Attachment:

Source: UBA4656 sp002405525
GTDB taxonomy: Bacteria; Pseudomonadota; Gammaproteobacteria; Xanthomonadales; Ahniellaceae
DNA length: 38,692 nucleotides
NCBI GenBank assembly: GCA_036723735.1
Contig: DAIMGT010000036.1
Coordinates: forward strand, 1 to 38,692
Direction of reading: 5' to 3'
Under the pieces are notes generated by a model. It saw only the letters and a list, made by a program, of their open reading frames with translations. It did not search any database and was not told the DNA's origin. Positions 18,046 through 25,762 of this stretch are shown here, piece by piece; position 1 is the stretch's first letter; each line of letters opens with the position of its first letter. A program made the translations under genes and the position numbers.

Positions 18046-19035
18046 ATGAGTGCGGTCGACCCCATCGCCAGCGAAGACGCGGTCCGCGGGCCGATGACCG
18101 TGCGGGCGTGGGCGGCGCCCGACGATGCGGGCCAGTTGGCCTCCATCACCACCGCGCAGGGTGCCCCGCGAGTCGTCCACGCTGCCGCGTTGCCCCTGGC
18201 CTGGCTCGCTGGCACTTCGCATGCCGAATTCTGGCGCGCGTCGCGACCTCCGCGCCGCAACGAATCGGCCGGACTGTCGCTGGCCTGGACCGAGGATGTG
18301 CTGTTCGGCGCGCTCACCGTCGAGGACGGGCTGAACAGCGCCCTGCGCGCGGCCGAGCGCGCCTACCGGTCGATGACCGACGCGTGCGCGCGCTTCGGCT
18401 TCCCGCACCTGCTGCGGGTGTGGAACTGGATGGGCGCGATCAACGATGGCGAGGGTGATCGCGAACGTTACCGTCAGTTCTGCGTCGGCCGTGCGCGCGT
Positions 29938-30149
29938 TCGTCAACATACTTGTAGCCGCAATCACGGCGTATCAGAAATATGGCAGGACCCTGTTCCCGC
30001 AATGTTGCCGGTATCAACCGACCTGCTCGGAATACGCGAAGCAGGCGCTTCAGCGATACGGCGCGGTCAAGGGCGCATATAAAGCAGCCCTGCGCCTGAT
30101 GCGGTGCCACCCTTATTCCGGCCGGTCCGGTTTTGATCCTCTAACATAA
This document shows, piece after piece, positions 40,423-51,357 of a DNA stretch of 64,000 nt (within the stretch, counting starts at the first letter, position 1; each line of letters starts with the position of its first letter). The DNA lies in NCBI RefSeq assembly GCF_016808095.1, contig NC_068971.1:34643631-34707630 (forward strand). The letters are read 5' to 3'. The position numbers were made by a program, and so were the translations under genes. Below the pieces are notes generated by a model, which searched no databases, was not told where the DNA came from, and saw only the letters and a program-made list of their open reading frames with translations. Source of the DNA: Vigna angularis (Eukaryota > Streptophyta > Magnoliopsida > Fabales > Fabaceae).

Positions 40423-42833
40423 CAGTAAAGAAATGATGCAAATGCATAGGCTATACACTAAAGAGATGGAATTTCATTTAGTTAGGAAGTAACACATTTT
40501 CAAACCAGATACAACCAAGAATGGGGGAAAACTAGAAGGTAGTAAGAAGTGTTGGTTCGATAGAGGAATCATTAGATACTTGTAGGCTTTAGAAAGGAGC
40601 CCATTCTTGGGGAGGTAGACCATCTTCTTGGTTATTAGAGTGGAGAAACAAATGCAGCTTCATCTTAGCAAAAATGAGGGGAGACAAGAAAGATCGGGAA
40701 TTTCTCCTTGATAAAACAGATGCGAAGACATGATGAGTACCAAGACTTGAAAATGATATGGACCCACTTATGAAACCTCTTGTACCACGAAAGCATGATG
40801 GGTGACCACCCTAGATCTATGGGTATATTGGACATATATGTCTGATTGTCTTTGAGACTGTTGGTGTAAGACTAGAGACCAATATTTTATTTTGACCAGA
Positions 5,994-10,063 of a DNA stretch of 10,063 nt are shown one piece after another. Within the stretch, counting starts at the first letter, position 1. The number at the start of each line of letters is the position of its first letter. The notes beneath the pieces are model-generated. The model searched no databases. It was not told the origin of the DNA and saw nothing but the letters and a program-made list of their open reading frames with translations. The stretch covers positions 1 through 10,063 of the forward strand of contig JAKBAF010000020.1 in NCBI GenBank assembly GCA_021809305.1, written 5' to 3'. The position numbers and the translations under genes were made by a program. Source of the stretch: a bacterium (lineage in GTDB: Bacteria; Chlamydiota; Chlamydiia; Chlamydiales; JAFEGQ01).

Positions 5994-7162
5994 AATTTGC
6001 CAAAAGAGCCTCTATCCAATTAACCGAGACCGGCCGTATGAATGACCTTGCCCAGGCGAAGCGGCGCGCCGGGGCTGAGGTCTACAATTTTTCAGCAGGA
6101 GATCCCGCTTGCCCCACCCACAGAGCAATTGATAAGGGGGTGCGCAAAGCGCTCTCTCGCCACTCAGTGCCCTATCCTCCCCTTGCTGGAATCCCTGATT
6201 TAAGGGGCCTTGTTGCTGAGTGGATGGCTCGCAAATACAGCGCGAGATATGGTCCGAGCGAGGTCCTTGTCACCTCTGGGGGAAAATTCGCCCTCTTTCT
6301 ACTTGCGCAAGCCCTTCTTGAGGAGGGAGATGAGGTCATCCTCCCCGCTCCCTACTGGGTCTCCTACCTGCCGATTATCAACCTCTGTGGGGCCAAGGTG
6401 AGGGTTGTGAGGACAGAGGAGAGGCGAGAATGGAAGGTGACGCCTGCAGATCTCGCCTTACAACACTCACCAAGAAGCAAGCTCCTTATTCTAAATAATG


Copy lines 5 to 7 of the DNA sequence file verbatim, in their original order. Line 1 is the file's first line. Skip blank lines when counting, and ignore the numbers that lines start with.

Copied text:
Contig: DAIMGT010000036.1
Coordinates: forward strand, 1 to 38,692
Direction of reading: 5' to 3'